Howard Kimewon, who teaches in the University of Michigan’s Ojibwe Language program, part of the College of Literature, Science, and the Arts Program in American Culture, was born in Ontario and grew up speaking the language there. His colleague Margaret Noori learned the language later in life in Minnesota, where she grew up. And now she is combining her background in linguistics and marketing with a facility for social media and technology to leverage interest in the language she has come to love.
“I want to use every available platform to its utmost,” said Noori, director of the U-M Comprehensive Studies Program and a lecturer in the Ojibwe language and literature. Noori is making a presentation on crossing the digital divide to help save endangered and minority languages on Feb.17 at the annual meeting of the American Association for the Advancement of Science (AAAS) in Vancouver, Canada.
In her talk, she will explore ways that tools of modern life from Facebook and Twitter to YouTube are helping to keep the native language of the Ojibwe people—called Ashininaabemowin—alive.
“We started our website—www.ojibwe.net—in 2006,” Noori said. The goals: to produce proficiency in the next generation, and to archive the contributions of fluent elders.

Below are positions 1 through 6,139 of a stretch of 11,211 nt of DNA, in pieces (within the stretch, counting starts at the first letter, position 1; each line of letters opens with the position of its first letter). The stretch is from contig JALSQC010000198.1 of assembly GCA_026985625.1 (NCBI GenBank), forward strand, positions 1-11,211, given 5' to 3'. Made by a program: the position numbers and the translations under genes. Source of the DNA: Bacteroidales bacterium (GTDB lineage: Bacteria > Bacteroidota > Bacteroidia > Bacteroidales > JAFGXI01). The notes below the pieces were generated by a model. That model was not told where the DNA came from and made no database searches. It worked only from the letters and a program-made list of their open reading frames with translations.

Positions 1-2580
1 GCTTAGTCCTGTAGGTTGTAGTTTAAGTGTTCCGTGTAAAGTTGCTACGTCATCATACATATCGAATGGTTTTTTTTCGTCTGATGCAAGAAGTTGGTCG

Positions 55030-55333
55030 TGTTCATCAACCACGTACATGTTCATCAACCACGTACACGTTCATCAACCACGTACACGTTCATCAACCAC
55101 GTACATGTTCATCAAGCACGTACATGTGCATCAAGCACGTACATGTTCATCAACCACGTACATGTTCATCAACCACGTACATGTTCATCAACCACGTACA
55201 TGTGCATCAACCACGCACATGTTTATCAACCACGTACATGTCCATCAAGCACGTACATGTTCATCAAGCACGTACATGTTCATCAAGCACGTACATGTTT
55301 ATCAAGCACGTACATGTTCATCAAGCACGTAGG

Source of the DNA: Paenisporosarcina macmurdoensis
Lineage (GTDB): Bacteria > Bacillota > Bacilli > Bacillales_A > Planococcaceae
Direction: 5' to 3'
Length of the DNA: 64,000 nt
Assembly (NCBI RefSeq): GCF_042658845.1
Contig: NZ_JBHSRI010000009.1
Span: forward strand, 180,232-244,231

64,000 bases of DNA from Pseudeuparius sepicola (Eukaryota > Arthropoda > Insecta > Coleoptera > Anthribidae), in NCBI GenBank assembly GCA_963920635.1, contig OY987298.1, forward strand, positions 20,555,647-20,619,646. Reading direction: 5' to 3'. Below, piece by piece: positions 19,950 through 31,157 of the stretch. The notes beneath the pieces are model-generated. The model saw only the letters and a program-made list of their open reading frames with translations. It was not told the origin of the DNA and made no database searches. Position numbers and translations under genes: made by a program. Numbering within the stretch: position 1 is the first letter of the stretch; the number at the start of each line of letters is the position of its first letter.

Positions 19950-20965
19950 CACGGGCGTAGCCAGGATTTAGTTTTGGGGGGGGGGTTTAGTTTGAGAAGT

“We save all the posts of fluent elders, and archive them at the Bentley, adding to the storehouse of information about this endangered language.”
The website now contains more than 450 audio files, in addition to lessons, songs, and stories. During 2011, more than 9,000 people made 16,519 visits to the website, according to Noori. The site contains a series of spoken lessons and examples of the language, aimed at people who are auditory and visual learners. And the social media sites are all accessible from the website, to encourage feedback and help connect visitors to each other.
According to Noori, about 400 people in Michigan now use the language, but about 80 percent of Anishinaabemowin speakers are over the age of 65. She estimates the total number of speakers, including those from other states and from Canada, at about 15,000 or less.
This language is one of about 27 Algonquian languages spoken in and around the Great Lakes. At one point, more than 200 reservations, or reserves—as they’re called in Canada—would have used Anishinaabemowin as their home language.
- Watch a video about the Ojibwe language program at U-M
- For more information on Ojibwe and the 64 other languages offered at the U-M, plus news about special lectures and events, visit the website for the LSA Winter 2012 Theme Semester—Language: The Human Quintessence. http://language.lsa.umich.edu/
Written by Diane Swanbrow